By Brandon Moseley
Alabama Political Reporter
Tuesday, state Rep. David Standridge, R-Hayden, filed legislation that permits public buildings, classrooms, and law enforcement vehicles to display the national motto, “In God We Trust.”
“Political Correctness has gone too far when our national motto becomes unwelcome in public settings.” Standridge said. “This bill makes it clear that schools, courthouses, law enforcement vehicles, public officials and government bodies may proudly display ‘In God We Trust.’”
Standridge’s proposed legislation, House Bill 228, will be considered in the House State Government Committee in the coming weeks before being debated by the entire House of Representatives.
The Freedom From Religion Foundation is a national organization that has sued local governments and school systems if they find the government is promoting Christianity or religion in general. The groups said that the most common complaint they hear from their members is regarding “In God We Trust.”
“The phrase repeatedly has been used to justify other First Amendment state/church violations,” The organization said. “When we complain to a city about prayers before council meetings, they almost invariably respond, ‘But it says ‘In God We Trust’ on our money.’ That ubiquitous motto has been used to bolster arguments for school prayer, Nativity scenes in public places, tax dollars for parochial schools . . . you name it. ‘In God We Trust’ has never been legally tested in trial. Its constitutionality has never had its day in court, nor has the Supreme Court issued a decision on its merits. It is premature to use it as a legal excuse to mix religion and government. This is one of the reasons why we have gone to court over the issue.”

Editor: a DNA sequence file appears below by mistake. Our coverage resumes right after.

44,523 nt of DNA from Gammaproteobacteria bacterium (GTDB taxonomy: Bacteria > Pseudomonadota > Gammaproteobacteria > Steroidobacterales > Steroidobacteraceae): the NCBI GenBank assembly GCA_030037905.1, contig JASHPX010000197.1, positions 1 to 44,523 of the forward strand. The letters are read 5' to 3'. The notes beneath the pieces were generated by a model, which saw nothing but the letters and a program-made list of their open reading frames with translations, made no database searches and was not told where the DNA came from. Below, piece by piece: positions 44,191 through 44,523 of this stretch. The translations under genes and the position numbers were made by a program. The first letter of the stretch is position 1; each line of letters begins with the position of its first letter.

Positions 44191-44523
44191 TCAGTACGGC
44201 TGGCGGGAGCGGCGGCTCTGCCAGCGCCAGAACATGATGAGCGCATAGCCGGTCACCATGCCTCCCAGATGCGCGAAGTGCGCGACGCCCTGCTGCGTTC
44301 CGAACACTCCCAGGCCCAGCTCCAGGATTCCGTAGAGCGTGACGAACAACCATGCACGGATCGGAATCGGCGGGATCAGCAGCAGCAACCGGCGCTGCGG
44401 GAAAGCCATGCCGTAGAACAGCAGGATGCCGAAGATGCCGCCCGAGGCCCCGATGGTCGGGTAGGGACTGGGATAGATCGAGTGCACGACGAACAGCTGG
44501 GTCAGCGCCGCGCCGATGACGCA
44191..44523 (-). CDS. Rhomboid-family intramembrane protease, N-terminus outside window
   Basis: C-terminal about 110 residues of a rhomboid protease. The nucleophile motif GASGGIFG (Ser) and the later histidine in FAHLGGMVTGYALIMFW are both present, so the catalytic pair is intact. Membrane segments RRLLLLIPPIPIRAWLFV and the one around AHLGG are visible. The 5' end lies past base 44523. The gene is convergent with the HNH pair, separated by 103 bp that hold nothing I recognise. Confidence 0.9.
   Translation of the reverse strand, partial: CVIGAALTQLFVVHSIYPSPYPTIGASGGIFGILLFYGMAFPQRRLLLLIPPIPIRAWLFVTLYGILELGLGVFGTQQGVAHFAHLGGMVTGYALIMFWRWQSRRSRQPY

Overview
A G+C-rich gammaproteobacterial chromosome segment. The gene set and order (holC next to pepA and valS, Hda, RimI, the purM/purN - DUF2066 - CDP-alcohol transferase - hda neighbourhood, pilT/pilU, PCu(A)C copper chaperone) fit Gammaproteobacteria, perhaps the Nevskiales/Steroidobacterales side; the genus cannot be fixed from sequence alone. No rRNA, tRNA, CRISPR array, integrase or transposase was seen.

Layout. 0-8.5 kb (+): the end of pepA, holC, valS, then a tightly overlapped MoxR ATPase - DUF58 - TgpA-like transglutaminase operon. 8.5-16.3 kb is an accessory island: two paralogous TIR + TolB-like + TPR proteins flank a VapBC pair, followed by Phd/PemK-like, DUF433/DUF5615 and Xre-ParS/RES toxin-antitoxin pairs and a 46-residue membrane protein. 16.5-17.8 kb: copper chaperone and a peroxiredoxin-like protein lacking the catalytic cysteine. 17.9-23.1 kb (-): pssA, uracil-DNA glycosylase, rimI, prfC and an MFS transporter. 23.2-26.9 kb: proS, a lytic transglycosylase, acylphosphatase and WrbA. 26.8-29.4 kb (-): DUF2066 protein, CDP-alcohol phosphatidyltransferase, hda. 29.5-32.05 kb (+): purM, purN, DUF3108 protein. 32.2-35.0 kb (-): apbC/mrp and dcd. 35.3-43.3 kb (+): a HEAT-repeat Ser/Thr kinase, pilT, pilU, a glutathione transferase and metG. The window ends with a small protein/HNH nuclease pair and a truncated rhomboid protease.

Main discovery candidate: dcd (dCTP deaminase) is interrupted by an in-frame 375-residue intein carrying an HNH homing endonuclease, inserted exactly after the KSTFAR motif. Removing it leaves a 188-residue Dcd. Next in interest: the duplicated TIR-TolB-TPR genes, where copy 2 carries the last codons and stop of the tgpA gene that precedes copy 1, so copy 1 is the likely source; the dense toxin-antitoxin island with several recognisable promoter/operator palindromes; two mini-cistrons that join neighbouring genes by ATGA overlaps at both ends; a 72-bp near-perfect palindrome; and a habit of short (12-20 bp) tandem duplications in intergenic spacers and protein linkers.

For years some courts and government bodies had displayed copies of the Ten Commandments. Chief Justice of the Alabama Supreme Court Roy Moore was removed over refusing to remove a Ten Commandments monument from the Alabama Supreme Court building in 2003
Standridge represents District 34 in the Alabama House of Representatives, which includes parts of Blount and Marshall Counties.
Standridge was elected in a special election in 2012 and was re-elected in 2014, without opposition, to a full term in the House.
In 2014, Standridge was elected chairman of the bipartisan House Rural Caucus. Standridge is a retired law enforcement officer and formerly was the Blount County Probate Judge/County Commission Chairman.
Standridge is married to Danna, a retired teacher. They have three children, five grandchildren, and live in Hayden.